Being green is helping some local farmers earn more green at a time when traditional routes to profitability in agriculture are leaving many livestock and crop producers seeing red.
The latest round of the U.S. Department of Agriculture’s Rural Energy for America Program grants in Warren County were announced Monday by USDA Rural Development State Director Hilda Legg and Kentucky Agriculture Commissioner Ryan Quarles.
Both said the energy efficiencies promoted by the REAP grants are powerful tools to help overcome a prolonged slump in commodity prices.
With corn prices hovering near $3.80 a bushel just a few years removed from $8-per-bushel prices and soybeans not faring much better, farmers need all the efficiencies they can find.
“Controlling your inputs is vital at a time when prices are depressed,” said Quarles, who appeared with Legg at the Howard Poultry Farm off Porter Pike. “When you can save $400 a month in energy costs, you can capture some profit and invest that back into your business.”
Quarles was quoting the savings figure cited by Howard Poultry Farm co-owner Rex Howard on a 2018 grant that allowed him to install LED lighting in his two broiler breeder barns that house about 25,000 chickens.
Better, more efficient lighting has led to that savings for a business that sells poultry to Perdue Farms, and it has Howard looking for more energy savings.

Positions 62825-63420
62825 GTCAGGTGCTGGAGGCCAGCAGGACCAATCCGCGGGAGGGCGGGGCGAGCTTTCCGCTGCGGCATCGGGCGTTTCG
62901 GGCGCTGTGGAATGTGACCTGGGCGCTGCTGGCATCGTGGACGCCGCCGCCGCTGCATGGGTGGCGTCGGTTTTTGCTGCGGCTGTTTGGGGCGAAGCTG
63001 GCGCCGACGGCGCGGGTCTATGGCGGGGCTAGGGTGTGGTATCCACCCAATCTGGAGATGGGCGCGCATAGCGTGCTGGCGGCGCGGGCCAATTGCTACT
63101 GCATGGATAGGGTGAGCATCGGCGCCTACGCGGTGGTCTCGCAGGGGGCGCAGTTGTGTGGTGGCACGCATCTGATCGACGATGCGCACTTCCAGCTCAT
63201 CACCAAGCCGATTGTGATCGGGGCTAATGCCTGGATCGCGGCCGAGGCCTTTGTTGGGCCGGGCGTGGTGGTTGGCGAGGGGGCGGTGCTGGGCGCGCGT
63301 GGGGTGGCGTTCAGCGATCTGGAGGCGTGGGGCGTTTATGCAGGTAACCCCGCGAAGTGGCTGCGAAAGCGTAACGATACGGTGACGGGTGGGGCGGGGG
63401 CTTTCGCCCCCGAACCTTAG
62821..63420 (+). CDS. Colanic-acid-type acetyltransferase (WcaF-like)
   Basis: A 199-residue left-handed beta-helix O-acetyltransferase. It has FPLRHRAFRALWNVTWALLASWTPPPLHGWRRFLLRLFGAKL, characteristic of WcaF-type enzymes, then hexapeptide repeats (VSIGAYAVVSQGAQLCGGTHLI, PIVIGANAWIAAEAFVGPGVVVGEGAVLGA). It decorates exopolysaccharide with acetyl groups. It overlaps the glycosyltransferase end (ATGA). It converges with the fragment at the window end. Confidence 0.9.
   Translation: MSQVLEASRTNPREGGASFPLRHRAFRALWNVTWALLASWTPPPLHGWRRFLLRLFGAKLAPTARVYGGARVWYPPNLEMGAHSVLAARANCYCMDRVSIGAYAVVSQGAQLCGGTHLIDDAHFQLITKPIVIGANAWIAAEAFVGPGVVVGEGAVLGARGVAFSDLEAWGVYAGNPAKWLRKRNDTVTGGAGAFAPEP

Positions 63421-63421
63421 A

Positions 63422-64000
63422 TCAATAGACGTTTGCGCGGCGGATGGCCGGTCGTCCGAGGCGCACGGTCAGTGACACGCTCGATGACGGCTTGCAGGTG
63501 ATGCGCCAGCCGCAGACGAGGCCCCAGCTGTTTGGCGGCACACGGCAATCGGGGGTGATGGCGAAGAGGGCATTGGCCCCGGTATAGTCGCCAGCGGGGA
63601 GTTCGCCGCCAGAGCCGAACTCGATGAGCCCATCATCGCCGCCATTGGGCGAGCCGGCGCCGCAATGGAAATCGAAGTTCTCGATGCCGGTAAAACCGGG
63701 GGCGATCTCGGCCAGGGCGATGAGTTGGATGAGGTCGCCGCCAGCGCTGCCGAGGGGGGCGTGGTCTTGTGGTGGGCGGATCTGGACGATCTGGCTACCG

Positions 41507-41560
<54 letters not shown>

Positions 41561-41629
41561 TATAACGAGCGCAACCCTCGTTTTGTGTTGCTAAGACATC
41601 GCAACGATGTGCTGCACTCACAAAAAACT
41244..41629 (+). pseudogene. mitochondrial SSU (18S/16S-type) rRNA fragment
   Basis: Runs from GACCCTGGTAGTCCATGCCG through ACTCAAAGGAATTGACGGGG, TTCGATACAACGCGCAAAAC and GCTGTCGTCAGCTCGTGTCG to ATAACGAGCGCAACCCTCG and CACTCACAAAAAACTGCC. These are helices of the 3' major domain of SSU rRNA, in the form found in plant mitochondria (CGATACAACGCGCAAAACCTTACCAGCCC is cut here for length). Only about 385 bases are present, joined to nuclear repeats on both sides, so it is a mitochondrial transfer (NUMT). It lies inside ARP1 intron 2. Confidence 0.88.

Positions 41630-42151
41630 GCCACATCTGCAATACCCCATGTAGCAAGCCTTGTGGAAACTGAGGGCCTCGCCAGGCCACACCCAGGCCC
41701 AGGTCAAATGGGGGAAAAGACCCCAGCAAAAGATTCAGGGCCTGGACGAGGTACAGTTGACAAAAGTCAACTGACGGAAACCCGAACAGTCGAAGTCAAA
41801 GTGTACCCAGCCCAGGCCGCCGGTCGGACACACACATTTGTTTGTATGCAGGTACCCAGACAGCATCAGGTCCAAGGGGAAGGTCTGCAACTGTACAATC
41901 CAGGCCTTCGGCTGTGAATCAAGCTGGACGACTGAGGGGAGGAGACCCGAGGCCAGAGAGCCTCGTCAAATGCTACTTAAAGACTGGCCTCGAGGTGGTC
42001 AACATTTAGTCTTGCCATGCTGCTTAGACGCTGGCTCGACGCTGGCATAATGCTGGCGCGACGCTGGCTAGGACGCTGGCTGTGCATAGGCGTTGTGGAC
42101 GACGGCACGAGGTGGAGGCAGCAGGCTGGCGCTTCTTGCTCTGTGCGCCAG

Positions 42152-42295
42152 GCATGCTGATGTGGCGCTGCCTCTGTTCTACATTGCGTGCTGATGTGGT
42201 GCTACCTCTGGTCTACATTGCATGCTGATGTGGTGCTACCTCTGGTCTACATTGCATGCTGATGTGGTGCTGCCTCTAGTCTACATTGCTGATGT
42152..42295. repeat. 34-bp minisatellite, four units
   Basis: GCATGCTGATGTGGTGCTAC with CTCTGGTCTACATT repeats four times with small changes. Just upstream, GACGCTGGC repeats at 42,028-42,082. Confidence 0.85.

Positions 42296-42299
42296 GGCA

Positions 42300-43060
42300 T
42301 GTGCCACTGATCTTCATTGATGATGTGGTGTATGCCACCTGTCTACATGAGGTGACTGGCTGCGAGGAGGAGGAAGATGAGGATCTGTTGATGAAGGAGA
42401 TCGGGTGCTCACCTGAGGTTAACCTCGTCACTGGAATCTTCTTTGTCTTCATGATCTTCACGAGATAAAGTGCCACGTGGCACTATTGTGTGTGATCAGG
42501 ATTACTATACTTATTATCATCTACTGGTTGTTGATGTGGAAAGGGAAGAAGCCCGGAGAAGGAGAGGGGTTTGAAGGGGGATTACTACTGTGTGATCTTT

He thinks he has found it in a project to replace inefficient ventilation fans in his breeder barns. A REAP grant is paying $5,857 of the $23,428 total cost, an investment that Howard said will pay off to the tune of more than $3,000 in energy savings annually.
That grant was one of three in Warren County totaling $18,156 that Legg announced Monday. She said they are the latest in a total of $437,000 in REAP grants that USDA has funded in Kentucky over the past four years.
The others were a grant of $8,122 that Smiths Grove’s Bluegrass Vineyard has used to help install a 14.4-kilowatt solar array and an award of $4,177 that Oakland’s Edgehill Farms will use to pay for part of an 11.59-kilowatt solar array.
A USDA news release said the solar panels at Bluegrass Vineyard, which were installed in August, will generate $2,340.11 worth of electricity per year. Those at Edgehill Farms are expected to produce $1,526 worth of energy per year.
“It completely runs our winery and Airbnb,” said Brooke Wise, a Bluegrass Vineyard employee who attended Monday’s announcement.
Legg said a number of Warren County agricultural producers and rural small businesses like Jackson’s Orchard and Chaney’s Dairy Barn have benefited from the REAP program that was started in 2008.
“Lowering energy costs means rural businesses have more capital to invest in jobs and growth,” Legg said. “These are the kinds of investments that have long-term benefits.”
More information about the USDA Rural Development program and the REAP grants can be found at the rd.usda.gov website.
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